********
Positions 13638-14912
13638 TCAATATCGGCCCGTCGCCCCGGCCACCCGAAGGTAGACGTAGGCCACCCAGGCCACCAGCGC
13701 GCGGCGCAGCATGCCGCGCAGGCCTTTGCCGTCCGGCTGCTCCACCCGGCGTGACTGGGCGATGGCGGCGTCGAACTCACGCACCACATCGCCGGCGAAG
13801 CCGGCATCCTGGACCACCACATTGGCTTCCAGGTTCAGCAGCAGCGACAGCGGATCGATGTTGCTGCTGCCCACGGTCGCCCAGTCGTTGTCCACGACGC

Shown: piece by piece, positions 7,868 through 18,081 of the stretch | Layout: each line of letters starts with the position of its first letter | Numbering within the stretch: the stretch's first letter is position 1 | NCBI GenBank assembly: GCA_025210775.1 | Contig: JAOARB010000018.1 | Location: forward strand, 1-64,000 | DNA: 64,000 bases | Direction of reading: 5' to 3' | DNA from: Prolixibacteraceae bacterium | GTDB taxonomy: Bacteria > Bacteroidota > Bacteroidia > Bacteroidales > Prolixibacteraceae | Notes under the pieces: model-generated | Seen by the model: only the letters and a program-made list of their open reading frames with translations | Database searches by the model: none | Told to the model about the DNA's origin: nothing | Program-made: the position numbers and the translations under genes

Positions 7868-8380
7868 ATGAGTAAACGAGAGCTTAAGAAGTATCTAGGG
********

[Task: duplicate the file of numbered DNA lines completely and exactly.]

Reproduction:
Positions 13638-14912
13638 TCAATATCGGCCCGTCGCCCCGGCCACCCGAAGGTAGACGTAGGCCACCCAGGCCACCAGCGC
13701 GCGGCGCAGCATGCCGCGCAGGCCTTTGCCGTCCGGCTGCTCCACCCGGCGTGACTGGGCGATGGCGGCGTCGAACTCACGCACCACATCGCCGGCGAAG
13801 CCGGCATCCTGGACCACCACATTGGCTTCCAGGTTCAGCAGCAGCGACAGCGGATCGATGTTGCTGCTGCCCACGGTCGCCCAGTCGTTGTCCACGACGC

Shown: piece by piece, positions 7,868 through 18,081 of the stretch | Layout: each line of letters starts with the position of its first letter | Numbering within the stretch: the stretch's first letter is position 1 | NCBI GenBank assembly: GCA_025210775.1 | Contig: JAOARB010000018.1 | Location: forward strand, 1-64,000 | DNA: 64,000 bases | Direction of reading: 5' to 3' | DNA from: Prolixibacteraceae bacterium | GTDB taxonomy: Bacteria > Bacteroidota > Bacteroidia > Bacteroidales > Prolixibacteraceae | Notes under the pieces: model-generated | Seen by the model: only the letters and a program-made list of their open reading frames with translations | Database searches by the model: none | Told to the model about the DNA's origin: nothing | Program-made: the position numbers and the translations under genes

Positions 7868-8380
7868 ATGAGTAAACGAGAGCTTAAGAAGTATCTAGGG